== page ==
Ugh, that popular, attractive young female entertainer! Why doesn't she just stop talking and go away? Hortense, weekend editor of the women's-interest blog Jezebel, takes aim at this oft-heard thread of pop-culture criticism in a post linking disco provocateur Lady Gaga, starlet Megan Fox, comedy writer Tina Fey, and country crooner Taylor Swift. Each of these women, says Hortense, has climbed to wild heights of popularity, and each one has undergone or will likely undergo some kind of backlash as a result.

How do these things get started? Hortense offers a capsule analysis of the hype cycle.
Because America is essentially a giant high school, there is always a need for the country to fill the position of "Most Popular." The poor soul thrust into that position via overexposure in the media is first embraced and then loathed; the public can only stand so much of one person before they have to find someone new to get excited about, and the resentment over being "forced" to watch the adventures of a certain celebrity unfold begins to fester and turn into a universal bonding point: "You're sick of so-and-so? Me, too!" In that way, the backlash is actually just another means for people to continue to talk about someone: the initial fascination remains, even as it's buried under exasperation and annoyance.
But there are also factors specific to each of these celebrities. "With Fox," writes Hortense, "the underlying nastiness of the backlash is as depressing as it is familiar: there's a sense that she is being 'put in her place,' a type of Homecoming Queen dismissal that reeks of America's inability to handle a woman who questioned and played with her own marketing as a sex object and attempted to step outside of it to no avail." By contrast, "if there's any reason why Gaga is headed toward a backlash right now, it appears to be overexposure and overall Gaga-exhaustion" (a phenomenon to which the Wire may have, on occasion, contributed in the past).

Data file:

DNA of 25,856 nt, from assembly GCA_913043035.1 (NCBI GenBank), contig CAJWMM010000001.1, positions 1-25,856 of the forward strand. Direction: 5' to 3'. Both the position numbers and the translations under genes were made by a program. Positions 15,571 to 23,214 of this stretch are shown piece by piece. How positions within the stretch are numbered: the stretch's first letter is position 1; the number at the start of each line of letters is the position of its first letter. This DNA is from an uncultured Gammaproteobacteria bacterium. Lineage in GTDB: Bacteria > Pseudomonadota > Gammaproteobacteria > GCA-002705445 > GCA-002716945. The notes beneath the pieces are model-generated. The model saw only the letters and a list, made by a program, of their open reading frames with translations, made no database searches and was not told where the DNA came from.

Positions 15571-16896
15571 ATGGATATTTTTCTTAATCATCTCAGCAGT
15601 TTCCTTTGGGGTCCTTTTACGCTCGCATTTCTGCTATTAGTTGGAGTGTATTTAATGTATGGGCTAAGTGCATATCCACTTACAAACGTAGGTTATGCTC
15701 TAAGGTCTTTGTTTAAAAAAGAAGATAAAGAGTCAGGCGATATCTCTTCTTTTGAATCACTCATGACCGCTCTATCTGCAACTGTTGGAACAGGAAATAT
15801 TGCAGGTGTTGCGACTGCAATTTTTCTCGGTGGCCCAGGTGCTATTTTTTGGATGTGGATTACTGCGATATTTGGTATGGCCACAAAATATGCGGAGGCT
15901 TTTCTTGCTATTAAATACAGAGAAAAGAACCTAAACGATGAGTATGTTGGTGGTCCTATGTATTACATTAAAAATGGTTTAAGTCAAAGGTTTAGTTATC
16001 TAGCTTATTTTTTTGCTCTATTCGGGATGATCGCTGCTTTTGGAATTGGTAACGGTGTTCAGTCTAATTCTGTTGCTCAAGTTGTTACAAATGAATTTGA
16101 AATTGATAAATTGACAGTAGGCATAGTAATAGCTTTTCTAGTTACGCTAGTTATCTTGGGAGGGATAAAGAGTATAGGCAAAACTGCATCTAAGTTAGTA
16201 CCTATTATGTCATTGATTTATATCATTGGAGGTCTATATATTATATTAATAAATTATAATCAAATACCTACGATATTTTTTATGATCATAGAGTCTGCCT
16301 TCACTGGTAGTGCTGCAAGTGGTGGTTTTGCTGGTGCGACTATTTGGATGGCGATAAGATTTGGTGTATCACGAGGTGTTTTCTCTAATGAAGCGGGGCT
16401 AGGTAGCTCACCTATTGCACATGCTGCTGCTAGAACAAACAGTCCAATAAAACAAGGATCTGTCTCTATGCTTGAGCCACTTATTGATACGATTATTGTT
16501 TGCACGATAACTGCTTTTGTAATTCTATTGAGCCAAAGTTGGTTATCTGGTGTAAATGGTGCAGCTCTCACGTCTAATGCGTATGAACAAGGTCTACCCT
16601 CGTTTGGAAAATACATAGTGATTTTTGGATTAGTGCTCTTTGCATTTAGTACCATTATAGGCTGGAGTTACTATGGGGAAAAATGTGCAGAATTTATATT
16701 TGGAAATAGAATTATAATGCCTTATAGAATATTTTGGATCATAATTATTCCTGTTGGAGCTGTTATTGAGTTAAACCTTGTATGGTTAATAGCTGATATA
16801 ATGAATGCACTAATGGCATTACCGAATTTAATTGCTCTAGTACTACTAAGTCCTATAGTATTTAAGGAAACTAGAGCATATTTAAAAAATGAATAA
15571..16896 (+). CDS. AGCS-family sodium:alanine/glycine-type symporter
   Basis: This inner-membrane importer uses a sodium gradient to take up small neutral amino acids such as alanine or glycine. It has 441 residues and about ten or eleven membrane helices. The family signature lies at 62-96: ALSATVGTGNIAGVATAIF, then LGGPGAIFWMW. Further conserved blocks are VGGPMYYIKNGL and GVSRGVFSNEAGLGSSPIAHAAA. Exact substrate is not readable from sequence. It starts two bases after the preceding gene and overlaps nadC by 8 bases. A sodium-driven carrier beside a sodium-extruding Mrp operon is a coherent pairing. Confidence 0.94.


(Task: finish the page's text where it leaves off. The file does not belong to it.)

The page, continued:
At bottom, though, these things all follow a predictable pattern: "Ultimately... any backlash is the result of a celebrity doing something that people do not think they 'should' be doing," Hortense concludes. "It's like any relationship: we fall in love and start to panic, or get annoyed, or drift away when someone begins changing. The likes of Gaga, Taylor, Tina, and Megan currently have the hearts of millions in their hands: it is inevitable that they are going to break a few as they try to figure out how to evolve, for better or worse. Nobody can be universally loved without a few detractors finally breaking away."